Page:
Spring Boot – Inject Application Arguments in @Bean and @Compoment

Learn to retrieve and access the application runtime arguments in @Component annotated classes and @Bean annotated methods in a Spring boot application using org.springframework.boot.ApplicationArguments class.

1. ApplicationArguments as constructor injection

This is fairly simple way to gain access to application arguments where we need to use them in constructor itself.

@Component
public class ArgsComponent 
{
	@Autowired
	public ArgsComponent(ApplicationArguments args) 
	{
		//Aceess arguments using args
	}
}

2. ApplicationArguments as autowired dependency

If we do not specifically require arguments in constructor, autowiring is more cleaner way to inject ApplicationArguments class in any spring component or configuration class.

@Configuration
public class AppConfiguration 
{
	@Autowired
	private ApplicationArguments args;

	@Bean
	public ArgsComponent argsComponent() {
		
		//access args
		
		return new ArgsComponent();
	}
}

3. Inject Command Line Arguments – Demo

Let’s run a quick demo to understand it’s usage.

In this demo, we are passing two arguments while running the spring boot application from command prompt.

  • emailClient=Java
  • disableDataService

The first argument (emailClient) is assigned a value. Second argument (disableDataService) is non-option argument. We will access both argument in the application.

Each word after the run command is an argument. The arguments that start with '-' are option argument; and others are non-option arguments.

@Component
public class ArgsComponent 
{
	public ArgsComponent() 
	{
	}
}
import java.util.List;

import org.slf4j.Logger;
import org.slf4j.LoggerFactory;
import org.springframework.beans.factory.annotation.Autowired;
import org.springframework.boot.ApplicationArguments;
import org.springframework.context.annotation.Bean;
import org.springframework.context.annotation.Configuration;

@Configuration
public class AppConfiguration 
{
	private static final Logger log = LoggerFactory.getLogger(AppConfiguration.class);
	
	@Autowired
	private ApplicationArguments args;

	@Bean
	public AppConfiguration argsComponent() {
		
		verifyArguments();
		
		return new ArgsComponent(args);
	}
	
	public void verifyArguments()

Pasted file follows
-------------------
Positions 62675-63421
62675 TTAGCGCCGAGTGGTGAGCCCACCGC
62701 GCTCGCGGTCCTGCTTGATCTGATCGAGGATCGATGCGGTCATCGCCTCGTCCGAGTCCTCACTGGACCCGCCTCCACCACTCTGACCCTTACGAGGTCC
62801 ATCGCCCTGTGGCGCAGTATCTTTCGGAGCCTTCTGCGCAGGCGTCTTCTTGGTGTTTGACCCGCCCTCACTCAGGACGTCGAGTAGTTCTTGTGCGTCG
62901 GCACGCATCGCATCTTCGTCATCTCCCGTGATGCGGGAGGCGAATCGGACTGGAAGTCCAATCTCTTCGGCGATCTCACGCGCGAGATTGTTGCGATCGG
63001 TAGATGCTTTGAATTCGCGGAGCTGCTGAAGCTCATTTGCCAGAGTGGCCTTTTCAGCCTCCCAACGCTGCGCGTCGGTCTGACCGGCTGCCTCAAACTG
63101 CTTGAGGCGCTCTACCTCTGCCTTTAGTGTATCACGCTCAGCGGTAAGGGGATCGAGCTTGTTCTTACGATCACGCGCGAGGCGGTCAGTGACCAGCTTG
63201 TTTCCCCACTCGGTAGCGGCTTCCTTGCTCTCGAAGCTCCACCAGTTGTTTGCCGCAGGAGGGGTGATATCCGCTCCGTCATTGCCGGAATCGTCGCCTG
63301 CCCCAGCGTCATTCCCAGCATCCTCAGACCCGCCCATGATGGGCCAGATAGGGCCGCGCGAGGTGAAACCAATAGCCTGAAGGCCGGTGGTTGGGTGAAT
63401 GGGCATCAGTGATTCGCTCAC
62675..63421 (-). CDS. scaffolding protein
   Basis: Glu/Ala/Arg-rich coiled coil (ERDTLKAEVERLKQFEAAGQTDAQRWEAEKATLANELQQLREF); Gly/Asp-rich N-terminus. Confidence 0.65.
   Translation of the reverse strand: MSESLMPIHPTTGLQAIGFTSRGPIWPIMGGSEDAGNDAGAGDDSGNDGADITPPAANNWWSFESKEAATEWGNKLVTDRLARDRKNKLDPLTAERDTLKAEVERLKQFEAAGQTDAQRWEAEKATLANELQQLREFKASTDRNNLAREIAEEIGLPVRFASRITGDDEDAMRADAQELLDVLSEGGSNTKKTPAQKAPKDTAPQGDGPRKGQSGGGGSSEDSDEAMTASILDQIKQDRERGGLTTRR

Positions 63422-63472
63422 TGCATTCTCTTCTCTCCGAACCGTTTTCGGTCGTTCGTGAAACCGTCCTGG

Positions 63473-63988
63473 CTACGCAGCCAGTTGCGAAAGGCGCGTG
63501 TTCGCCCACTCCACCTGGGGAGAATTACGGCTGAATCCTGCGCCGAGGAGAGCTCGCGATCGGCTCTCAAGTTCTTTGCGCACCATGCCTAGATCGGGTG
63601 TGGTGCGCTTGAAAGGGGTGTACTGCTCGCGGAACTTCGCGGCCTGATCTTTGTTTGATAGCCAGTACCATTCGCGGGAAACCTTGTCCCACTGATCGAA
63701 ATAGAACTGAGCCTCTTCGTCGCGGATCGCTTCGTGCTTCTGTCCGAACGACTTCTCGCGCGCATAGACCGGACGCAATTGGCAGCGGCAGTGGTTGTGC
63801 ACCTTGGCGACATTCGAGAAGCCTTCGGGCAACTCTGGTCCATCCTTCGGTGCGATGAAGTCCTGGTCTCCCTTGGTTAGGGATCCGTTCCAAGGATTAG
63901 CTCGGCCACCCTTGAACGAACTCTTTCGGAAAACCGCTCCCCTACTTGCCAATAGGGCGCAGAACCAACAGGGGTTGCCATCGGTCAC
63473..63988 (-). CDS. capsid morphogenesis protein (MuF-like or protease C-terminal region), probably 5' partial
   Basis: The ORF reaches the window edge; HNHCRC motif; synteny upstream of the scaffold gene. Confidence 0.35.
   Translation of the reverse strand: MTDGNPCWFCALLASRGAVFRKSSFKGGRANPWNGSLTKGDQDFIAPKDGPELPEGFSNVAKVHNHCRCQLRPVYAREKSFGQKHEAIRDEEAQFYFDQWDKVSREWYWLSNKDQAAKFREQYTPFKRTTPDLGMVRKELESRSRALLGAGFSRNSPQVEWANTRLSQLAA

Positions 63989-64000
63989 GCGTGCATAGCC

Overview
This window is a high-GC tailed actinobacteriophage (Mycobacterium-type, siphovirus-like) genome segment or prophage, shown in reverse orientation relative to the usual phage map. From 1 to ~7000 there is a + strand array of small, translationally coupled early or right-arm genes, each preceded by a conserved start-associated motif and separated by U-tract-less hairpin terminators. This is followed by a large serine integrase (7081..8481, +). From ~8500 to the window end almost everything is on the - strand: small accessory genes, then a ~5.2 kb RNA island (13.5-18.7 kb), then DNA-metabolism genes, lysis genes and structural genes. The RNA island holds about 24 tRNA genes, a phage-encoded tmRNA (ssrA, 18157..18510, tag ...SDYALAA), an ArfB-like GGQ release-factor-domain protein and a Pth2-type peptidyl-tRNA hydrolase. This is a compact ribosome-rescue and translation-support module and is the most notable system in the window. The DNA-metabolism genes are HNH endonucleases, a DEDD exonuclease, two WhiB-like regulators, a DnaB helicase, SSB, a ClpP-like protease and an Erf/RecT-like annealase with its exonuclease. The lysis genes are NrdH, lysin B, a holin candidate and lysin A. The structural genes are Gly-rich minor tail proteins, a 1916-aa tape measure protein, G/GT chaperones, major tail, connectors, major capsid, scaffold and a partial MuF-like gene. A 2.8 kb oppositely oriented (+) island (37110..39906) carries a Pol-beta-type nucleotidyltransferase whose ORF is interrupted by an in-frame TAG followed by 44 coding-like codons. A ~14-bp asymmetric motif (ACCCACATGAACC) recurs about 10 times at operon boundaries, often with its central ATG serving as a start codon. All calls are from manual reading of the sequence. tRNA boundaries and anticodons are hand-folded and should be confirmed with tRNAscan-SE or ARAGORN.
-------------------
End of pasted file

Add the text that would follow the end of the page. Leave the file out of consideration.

{
		//Check is argument is present
		if(args.containsOption("emailClient")) 
		{
			//Get argument values
			List<String> values = args.getOptionValues("emailClient");
			
			log.info("Email clients are :: " + values);
		}
		
		//////////////
			
		List<String> nonOptionArgs = args.getNonOptionArgs();
		
		log.info("Non Option Args List ...");
		
		if (!nonOptionArgs.isEmpty())
		{
			nonOptionArgs.forEach(file -> log.info(file));
		}
	}
}

Start the application and verify output

To Start the application with arguments, run following command from command prompt.

$ java -jar target\SpringBoot2Demo-0.0.1-SNAPSHOT.jar –emailClient=Java disableDataService

Observe the startup logs.

2019-05-06 16:31:36.443  INFO com.howtodoinjava.demo.ArgsComponent     : Email clients are :: [Java]
2019-05-06 16:31:36.443  INFO com.howtodoinjava.demo.ArgsComponent     : Non Option Args List ...
2019-05-06 16:31:36.445  INFO com.howtodoinjava.demo.ArgsComponent     : disableDataService

2019-05-06 16:31:36.461  INFO com.howtodoinjava.demo.AppConfiguration  : Email clients are :: [Java]
2019-05-06 16:31:36.476  INFO com.howtodoinjava.demo.AppConfiguration  : Non Option Args List ...
2019-05-06 16:31:36.477  INFO com.howtodoinjava.demo.AppConfiguration  : disableDataService

Drop me your questions related to this spring boot command line arguments example to demonstrate access command line arguments while executing spring boot jar application.

Happy Learning !!

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